• Sometimes things go wrong. Despite our best efforts at smart exercise, clean diet, and a healthy lifestyle, people get sick or injured. While lifestyle choices can contribute to many diseases such as heart disease, diabetes, and certain cancers, we still don't know how to prevent many cancers and other diseases. Also, even the most fit, healthy person, can have an accident and tear a ligament, herniate a disc, or worse. The fact is we don't know when our lives will end or change dramatically. However, being at the highest health and fitness levels we can be will allow us to better deal with any circumstance life throws our way.

The last twenty years of helping the community achieve health and fitness have been the honor of a lifetime for me. I have learned a lot. I hope we can all keep striving for maximum health and fitness in these challenging times.

Posted February 18, 2021 by Tim Rankin

Physical Conditioning versus Athletic Skill Training, by Matthew Romans

Programming is at the very heart of what we do as exercise professionals. An exercise program is a plan of action for helping the client to achieve their goal, and should be tailored to meet the needs of the individual, albeit while working within a guiding philosophy. This holds true whether we are talking about designing a strength training routine, or if we're working with an athlete in terms of specific skill conditioning for sport. If the exercises in the strength training routine do not properly track muscle and joint function, or place the client in unnecessary danger, you are doing that person a grave disservice. Further, skill conditioning needs to be as specific as possible to the nature of the sport in which the athlete participates.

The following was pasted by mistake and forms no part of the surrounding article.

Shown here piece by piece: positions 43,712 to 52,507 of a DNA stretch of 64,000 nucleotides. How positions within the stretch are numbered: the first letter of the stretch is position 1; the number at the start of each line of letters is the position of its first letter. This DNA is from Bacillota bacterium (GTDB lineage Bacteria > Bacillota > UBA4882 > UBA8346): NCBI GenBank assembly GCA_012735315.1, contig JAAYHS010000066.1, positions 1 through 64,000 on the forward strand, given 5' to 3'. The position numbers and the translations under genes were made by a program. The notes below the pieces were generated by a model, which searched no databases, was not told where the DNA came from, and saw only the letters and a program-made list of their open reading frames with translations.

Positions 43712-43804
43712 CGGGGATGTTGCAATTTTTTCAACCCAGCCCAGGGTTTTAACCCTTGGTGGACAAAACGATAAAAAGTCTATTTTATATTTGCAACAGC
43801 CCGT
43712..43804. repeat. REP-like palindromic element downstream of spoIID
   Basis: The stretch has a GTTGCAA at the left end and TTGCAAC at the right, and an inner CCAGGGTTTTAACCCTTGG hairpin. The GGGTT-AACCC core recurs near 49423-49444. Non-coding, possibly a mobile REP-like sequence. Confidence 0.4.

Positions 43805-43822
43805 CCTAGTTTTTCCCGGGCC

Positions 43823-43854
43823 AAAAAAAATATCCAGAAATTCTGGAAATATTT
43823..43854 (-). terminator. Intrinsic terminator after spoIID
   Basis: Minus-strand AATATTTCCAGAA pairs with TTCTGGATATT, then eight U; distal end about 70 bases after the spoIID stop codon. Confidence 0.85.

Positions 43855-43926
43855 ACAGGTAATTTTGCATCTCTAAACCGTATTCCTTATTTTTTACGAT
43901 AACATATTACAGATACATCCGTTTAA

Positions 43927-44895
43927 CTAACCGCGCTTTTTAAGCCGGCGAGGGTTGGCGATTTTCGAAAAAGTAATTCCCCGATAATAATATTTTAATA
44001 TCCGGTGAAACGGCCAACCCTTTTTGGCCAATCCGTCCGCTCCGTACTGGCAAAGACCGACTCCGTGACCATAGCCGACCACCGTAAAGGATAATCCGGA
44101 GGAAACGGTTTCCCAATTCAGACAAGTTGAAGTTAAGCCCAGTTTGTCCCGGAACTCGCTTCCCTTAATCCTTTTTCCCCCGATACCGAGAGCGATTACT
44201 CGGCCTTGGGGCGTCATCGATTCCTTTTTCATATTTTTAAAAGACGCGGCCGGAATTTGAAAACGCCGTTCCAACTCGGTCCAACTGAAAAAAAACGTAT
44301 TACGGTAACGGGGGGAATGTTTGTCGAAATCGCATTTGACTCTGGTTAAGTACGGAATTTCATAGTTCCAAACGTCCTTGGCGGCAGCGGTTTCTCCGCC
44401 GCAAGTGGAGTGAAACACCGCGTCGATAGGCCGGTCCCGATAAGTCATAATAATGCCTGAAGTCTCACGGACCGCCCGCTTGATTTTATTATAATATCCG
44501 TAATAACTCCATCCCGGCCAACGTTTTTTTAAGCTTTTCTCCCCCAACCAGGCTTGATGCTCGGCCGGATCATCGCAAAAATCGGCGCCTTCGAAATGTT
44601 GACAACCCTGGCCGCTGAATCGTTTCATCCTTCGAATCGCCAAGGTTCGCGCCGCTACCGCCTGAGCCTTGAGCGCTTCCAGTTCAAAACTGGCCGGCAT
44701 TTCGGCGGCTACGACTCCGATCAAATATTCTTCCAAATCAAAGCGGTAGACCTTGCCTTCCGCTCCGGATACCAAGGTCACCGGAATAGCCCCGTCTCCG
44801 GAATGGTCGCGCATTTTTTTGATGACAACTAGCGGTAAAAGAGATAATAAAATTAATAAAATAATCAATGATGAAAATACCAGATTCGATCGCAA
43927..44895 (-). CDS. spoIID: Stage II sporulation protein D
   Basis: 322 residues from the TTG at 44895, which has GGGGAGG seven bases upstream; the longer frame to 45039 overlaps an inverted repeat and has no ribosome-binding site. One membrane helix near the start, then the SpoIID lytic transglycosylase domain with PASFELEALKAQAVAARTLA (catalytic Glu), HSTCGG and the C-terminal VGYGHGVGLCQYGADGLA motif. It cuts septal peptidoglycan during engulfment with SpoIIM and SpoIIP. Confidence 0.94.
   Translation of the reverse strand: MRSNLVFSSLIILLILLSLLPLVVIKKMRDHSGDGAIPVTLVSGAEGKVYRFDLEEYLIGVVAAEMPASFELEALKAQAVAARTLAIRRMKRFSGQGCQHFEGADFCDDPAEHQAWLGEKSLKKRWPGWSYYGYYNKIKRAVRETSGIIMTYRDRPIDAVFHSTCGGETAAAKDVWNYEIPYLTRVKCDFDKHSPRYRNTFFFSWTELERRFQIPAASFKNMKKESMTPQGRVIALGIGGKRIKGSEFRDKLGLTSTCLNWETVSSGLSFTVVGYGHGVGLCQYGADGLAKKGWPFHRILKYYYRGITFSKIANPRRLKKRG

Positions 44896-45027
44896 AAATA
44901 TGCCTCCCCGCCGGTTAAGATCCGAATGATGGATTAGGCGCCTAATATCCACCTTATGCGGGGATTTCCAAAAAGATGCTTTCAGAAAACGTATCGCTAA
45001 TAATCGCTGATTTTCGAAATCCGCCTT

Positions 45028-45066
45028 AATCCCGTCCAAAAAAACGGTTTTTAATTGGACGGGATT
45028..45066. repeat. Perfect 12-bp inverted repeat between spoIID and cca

The purpose of specificity is to ensure that the client/athlete works to build skill in the nature of the sport he or she is pursuing. There are three types of skill transfer: positive, negative, and indifferent. Positive transfer occurs when the activities of practice and performance are identical. Negative transfer occurs when the activities of practice and performance are close, but not the same. Indifferent transfer occurs when the activities of practice and performance are completely unrelated. Let's say that you were working with a basketball player that wanted to improve his free throw shooting. In order for positive skill transfer to occur, the player would need to shoot a regulation-sized ball at a basket that is regulation height, and at a distance of fifteen feet away, just as he would in a game. Negative skill transfer would occur if the basket were the same height and the free throw line was the same, but the player used a women's basketball rather than a men's ball. This creates skill confusion, as the closer two skills are to one another without being exact, the further away they are in your mind's perception. Indifferent skill transfer would occur if you had the basketball player toss a bean bag at a cornhole target. These two skills are completely unrelated, so it does nothing to help improve free throw percentage.